Going back to the music analogy:

When your favorite band went digital, were their songs no longer music?

If John Lennon were alive, would you tell him his music wasn’t real because the song was released digitally instead of pressed into vinyl?

Obviously, I’m not the John Lennon of romantic suspense [I am pretty good, if I do say so myself]. It was allegorical. Vinyl, 8 tracks, cassettes, compact discs, and mp3s, it’s music regardless of the format. And guess what, ladies and gentlemen?

The same can, and should, be said for books.

Digital books revolutionized the publishing industry, giving life to unique, diverse, authentic voices who were lost in the traditional commercial system. Paperbacks, hardbacks, and audio, still sell, and well. Digital didn’t kill trade. The base widened as it pulled in new, and dare I say it, younger readers. Face it, younger people are quicker to embrace new technological trends.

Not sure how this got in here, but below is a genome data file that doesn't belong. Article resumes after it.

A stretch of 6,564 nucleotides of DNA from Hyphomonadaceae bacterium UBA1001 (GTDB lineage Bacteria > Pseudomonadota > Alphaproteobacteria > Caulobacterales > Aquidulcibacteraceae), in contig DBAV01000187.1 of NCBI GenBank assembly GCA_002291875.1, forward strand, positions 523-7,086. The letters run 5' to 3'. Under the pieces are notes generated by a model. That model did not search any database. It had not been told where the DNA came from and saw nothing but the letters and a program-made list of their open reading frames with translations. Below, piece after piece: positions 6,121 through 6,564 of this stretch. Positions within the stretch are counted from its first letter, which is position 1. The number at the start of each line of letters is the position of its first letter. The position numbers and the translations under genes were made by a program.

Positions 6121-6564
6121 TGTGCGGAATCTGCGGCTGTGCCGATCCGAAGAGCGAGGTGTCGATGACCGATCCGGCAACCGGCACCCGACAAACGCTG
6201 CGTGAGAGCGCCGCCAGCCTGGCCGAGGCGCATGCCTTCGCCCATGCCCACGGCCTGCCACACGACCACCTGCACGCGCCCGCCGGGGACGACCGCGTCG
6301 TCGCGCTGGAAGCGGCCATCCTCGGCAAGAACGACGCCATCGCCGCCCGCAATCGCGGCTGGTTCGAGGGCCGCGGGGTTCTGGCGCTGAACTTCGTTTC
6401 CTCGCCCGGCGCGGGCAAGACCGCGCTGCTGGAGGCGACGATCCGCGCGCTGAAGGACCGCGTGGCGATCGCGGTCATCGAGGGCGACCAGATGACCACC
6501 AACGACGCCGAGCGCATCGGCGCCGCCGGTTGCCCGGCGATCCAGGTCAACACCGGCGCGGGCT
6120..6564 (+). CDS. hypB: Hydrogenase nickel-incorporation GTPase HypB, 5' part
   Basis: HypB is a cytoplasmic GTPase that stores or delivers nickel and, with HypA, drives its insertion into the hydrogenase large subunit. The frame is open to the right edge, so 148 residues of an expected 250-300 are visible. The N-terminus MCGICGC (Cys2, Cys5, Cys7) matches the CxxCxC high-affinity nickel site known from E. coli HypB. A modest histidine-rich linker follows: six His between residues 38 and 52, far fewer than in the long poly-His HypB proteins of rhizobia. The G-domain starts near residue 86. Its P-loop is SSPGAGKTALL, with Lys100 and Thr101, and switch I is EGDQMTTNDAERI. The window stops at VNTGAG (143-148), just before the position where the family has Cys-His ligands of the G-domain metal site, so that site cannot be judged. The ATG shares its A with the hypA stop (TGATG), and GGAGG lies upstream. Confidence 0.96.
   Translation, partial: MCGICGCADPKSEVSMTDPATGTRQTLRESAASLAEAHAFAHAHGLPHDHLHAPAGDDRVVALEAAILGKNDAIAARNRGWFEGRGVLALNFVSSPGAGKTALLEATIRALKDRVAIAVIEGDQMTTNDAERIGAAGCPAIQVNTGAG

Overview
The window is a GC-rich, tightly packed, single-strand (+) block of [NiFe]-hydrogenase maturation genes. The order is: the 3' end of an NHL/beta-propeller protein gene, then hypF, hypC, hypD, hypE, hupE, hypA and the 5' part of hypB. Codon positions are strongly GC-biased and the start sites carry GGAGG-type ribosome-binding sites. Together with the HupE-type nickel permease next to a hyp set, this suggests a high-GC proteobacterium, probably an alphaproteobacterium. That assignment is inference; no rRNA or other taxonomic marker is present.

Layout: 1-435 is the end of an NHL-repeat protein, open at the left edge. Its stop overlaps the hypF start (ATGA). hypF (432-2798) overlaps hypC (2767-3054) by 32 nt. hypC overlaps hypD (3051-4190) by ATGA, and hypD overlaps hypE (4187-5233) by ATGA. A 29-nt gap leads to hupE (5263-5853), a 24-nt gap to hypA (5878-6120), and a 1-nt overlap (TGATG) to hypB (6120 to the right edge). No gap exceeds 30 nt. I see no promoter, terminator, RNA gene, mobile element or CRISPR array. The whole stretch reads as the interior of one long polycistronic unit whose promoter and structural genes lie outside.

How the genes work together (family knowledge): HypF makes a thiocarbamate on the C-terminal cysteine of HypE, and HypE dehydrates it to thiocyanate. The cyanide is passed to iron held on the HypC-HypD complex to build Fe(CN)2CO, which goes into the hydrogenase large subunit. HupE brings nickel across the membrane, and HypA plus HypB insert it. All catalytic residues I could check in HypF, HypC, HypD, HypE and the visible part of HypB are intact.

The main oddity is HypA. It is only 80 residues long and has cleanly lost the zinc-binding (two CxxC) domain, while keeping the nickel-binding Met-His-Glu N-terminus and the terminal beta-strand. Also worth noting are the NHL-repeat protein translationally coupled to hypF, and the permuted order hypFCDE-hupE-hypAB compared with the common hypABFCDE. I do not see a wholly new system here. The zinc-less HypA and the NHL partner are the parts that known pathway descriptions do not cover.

And still, paperbacks and hardbacks, and audio, continue to flourish. We’re not competition. We’re an alternative.

My books are real books, regardless if they went digital first or not. The rights were purchased by a publisher. They were professionally edited and formatted. They are copyrighted and registered with the Library of Congress. They can be borrowed from the public library’s digital catalog. I get royalty payments. And I can sue anyone who infringes upon my intellectual property.

And the self-published authors, the ones selling CDs out of the trunk of their car as it were, have those same protections.

Is it not art if it was created with a computer instead of with paint? Tell that malarkey to Pixar. Oh, you wouldn’t? Then why would you tell an author their book doesn’t deserve that same respect?